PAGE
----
By Pvt. Nicholas VidroMay 25, 2017
GRAFENWOEHR, Germany -- Twelve seconds is all the time the mortar platoon of Headquarters and Headquarters Company, 2nd Battalion, 12th Infantry Regiment, 2nd Infantry Brigade Combat Team, 4th Infantry Division, needs to send a round onto the battlefield. This skill needs to be practiced routinely to ensure the mortar team can support friendly troops on the ground. That training was put to the test on May 25, 2017 at Grafenwoehr Training Area, Germany.
The exercise was part of the 2-12th's newest mission, an emergency deployment readiness exercise, testing what a unit can do when ordered to deploy on short notice. These field exercises are simulated to be as realistic as possible to asses how these infantrymen would react if deployed on short notice and thrust into combat upon arrival.
The mortar team is an important part of these exercises as they provide cover to the teams moving on foot, as well as having their skills put to the test by being able to successfully destroy targets by night and day. Often times the teams do not have a direct line of sight to their target and have very limited time to react when a firing mission comes down. Sgt First Class Malcolm Azarcon, the platoon sergeant of mortar platoon explained the importance of such speed.
"As a mortar platoon it's our job to provide quick and accurate indirect fire to cover and aid our maneuvering companions," he said.
The mortar team ran dry fire drills to ensure their accuracy on the battlefield, with plans calling for later situations that employed real ammunition. These training scenarios often inject complications that may be found in combat, to evaluate how well teams can handle such adversity when a firing mission surfaces.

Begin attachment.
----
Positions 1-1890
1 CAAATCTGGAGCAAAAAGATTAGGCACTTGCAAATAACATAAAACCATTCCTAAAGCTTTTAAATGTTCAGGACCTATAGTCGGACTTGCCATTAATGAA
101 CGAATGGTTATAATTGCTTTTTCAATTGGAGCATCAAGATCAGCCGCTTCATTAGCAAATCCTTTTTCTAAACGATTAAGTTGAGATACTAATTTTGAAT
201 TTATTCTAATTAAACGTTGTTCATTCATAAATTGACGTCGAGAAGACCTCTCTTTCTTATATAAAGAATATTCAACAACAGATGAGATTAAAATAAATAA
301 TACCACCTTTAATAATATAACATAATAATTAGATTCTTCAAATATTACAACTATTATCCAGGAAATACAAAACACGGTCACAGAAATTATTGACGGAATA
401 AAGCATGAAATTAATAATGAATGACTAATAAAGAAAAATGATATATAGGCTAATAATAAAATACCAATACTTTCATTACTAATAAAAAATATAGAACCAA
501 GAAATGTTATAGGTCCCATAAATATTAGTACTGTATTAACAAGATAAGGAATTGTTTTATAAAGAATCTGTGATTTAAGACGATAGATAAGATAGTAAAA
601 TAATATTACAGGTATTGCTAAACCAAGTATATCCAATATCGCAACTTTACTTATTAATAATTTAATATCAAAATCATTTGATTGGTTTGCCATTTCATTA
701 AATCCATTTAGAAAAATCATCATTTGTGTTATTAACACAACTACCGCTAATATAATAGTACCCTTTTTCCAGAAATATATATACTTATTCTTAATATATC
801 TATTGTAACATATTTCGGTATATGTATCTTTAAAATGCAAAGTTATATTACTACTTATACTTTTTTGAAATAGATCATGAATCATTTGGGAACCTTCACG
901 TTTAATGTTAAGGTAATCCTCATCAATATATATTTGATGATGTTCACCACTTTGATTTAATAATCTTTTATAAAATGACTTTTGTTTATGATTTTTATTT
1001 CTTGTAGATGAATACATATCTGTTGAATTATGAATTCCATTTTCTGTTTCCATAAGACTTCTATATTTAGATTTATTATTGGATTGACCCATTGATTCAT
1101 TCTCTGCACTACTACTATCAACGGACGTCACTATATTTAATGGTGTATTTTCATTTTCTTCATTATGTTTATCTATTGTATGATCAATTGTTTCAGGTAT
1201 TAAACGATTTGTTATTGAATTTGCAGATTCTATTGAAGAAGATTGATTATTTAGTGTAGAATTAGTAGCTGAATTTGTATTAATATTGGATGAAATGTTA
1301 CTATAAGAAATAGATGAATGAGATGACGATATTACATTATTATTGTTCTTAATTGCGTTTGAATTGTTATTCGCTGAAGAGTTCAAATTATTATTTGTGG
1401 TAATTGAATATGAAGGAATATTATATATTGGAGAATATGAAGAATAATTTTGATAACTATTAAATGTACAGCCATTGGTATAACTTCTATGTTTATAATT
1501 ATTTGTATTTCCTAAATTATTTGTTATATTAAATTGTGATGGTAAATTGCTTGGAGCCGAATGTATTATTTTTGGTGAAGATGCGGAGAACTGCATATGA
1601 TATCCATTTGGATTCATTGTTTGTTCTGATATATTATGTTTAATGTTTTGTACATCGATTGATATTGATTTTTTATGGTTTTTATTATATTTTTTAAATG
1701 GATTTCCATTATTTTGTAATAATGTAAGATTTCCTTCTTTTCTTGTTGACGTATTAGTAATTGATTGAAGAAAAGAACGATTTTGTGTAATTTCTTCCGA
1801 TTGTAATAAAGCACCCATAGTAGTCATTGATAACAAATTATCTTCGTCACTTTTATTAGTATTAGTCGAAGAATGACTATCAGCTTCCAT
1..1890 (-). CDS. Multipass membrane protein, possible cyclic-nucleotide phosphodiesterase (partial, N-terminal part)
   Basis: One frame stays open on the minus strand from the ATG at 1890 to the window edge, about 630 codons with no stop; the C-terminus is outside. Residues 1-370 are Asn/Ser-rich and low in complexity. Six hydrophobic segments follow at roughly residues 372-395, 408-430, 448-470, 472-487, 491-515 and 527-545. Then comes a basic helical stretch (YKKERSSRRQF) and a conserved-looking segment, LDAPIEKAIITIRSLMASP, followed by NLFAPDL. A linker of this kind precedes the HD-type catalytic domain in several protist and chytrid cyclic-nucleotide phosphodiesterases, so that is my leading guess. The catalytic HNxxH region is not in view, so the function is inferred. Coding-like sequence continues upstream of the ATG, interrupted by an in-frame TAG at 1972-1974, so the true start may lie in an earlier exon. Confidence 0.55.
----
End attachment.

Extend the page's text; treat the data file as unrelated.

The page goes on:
This deployment to Germany has allowed the Soldiers of the mortar platoon to take a look at their past training and find new ways to execute tasks. One of their major strengths they already understand and showcase is their mobility. Compared to most artillery units the mortar platoon can move much faster in terms of changing direction of fire and moving around in an area. Staff Sgt. Sheign Hopson, a section sergeant with mortar platoon explained.
"We can provide heavy indirect fire and also put down immediate fire if the situation calls for it," he said.
Like most of the 2-12th, the mortar platoon keeps an eye on the future. Without skipping a beat, Hopson further observes how this training in Germany will significantly affect his team in the future.
"It's a good base line for where we need to improve, and where we need to go as a mortar platoon moving forward," he said.
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